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Interpretation of Perceptions

The Third Dimension

The meaning of what we perceive is constructed. Sometimes, we impose a meaning on an object. This idea is illustrated by Daniel Chandler with a concept he labels, the third dimension

Society as a Human Product

This is a chapter from Berger and Luckmannn's classic The Social Construction of Reality.

Strategic Frame Analysis

The concept of framing suggests that we perceive the world around us through symbols. Check out the Center for Communications and Community at UCLA for an examination of how narrative form, especially in myth and metaphorical expression, is used to frame discourse.

Individual Differences, perceptions and Needs

How we construct and interpret what we perceive is affected by the unique perspective we bring to a situation. Factors such as our individual cognitive abilities, personality, culture and gender can influence how we interpret experiences.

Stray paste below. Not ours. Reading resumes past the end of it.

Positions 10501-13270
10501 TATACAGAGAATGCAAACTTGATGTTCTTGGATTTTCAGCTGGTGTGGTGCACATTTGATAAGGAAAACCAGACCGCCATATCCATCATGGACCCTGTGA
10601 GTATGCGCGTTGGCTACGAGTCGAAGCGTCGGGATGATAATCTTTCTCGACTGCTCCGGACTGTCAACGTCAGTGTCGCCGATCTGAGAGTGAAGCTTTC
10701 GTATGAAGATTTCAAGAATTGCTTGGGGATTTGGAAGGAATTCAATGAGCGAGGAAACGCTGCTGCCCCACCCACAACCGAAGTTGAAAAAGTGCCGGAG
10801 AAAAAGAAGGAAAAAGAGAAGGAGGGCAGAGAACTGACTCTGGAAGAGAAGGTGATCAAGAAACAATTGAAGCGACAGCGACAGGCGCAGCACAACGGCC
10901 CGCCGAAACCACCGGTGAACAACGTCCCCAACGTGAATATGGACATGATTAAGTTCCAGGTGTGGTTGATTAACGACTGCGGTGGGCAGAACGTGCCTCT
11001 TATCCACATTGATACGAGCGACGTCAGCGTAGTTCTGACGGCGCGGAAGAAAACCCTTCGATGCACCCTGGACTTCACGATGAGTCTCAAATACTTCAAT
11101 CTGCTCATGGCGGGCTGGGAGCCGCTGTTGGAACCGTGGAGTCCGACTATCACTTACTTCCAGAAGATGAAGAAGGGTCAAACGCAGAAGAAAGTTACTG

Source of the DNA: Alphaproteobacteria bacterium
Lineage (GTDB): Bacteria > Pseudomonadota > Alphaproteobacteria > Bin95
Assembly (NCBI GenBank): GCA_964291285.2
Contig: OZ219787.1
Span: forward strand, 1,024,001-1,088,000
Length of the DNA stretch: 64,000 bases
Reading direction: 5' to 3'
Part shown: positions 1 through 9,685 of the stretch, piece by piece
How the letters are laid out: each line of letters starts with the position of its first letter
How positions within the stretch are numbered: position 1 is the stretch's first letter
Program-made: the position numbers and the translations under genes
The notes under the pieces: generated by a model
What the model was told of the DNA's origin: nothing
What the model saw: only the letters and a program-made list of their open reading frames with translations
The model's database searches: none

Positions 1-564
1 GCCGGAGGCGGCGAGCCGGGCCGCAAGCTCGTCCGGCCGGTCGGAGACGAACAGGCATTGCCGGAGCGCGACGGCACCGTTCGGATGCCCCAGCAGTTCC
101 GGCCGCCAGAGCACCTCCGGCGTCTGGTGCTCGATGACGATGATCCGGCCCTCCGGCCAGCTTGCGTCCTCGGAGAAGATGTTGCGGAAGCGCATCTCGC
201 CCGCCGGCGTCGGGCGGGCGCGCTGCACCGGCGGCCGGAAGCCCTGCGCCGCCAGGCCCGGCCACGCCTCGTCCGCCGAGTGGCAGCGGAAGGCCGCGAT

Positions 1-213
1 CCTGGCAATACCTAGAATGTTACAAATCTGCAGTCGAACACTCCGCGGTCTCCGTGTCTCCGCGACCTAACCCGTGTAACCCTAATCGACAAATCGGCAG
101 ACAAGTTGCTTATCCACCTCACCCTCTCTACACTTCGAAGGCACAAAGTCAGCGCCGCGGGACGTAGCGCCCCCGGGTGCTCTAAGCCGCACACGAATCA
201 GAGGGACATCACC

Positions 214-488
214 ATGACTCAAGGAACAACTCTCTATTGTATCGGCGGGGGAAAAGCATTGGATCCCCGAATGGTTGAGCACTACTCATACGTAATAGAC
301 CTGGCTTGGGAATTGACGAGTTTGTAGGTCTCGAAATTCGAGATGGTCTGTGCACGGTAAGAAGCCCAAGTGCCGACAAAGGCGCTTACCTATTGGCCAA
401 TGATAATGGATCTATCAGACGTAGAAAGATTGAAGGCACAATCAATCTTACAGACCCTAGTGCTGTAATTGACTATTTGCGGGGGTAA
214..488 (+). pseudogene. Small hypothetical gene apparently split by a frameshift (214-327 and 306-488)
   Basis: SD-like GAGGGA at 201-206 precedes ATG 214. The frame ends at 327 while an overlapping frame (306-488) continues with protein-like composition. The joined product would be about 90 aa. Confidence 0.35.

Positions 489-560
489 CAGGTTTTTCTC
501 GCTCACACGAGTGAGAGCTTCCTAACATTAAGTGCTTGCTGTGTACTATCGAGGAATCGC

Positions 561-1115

Attribution Theory of Fritz Heider

This essay by Em Griffin explains key concepts in Heider's theory of attribution as a three part process or chain of causation: making a perception, forming a judgment and attributing a disposition.

Building illusions: culture determines what we see. Christopher Miller. Business Communication Quarterly, March 1996 v59 n1 p87(4).

Different cultures, including their levels of exposure to technology, determine the way pictures are perceived. For one, depth perception is not as developed in native populations who tend to look at things in only two dimensions. They fail to distinguish objects in pictures in terms of size, overlap and perspective. This concept is incorporated in the 'carpentered-world' theory that has been proposed by researchers to explain cultural differences in visual perception. InfoTrac.

cultural context | self | relational development | listening & perception | messages | process of communication | relationships
Copyright, 2000-05 by Terrence A. Doyle, Ph. D.
Feedback to tdoyle@nvcc.edu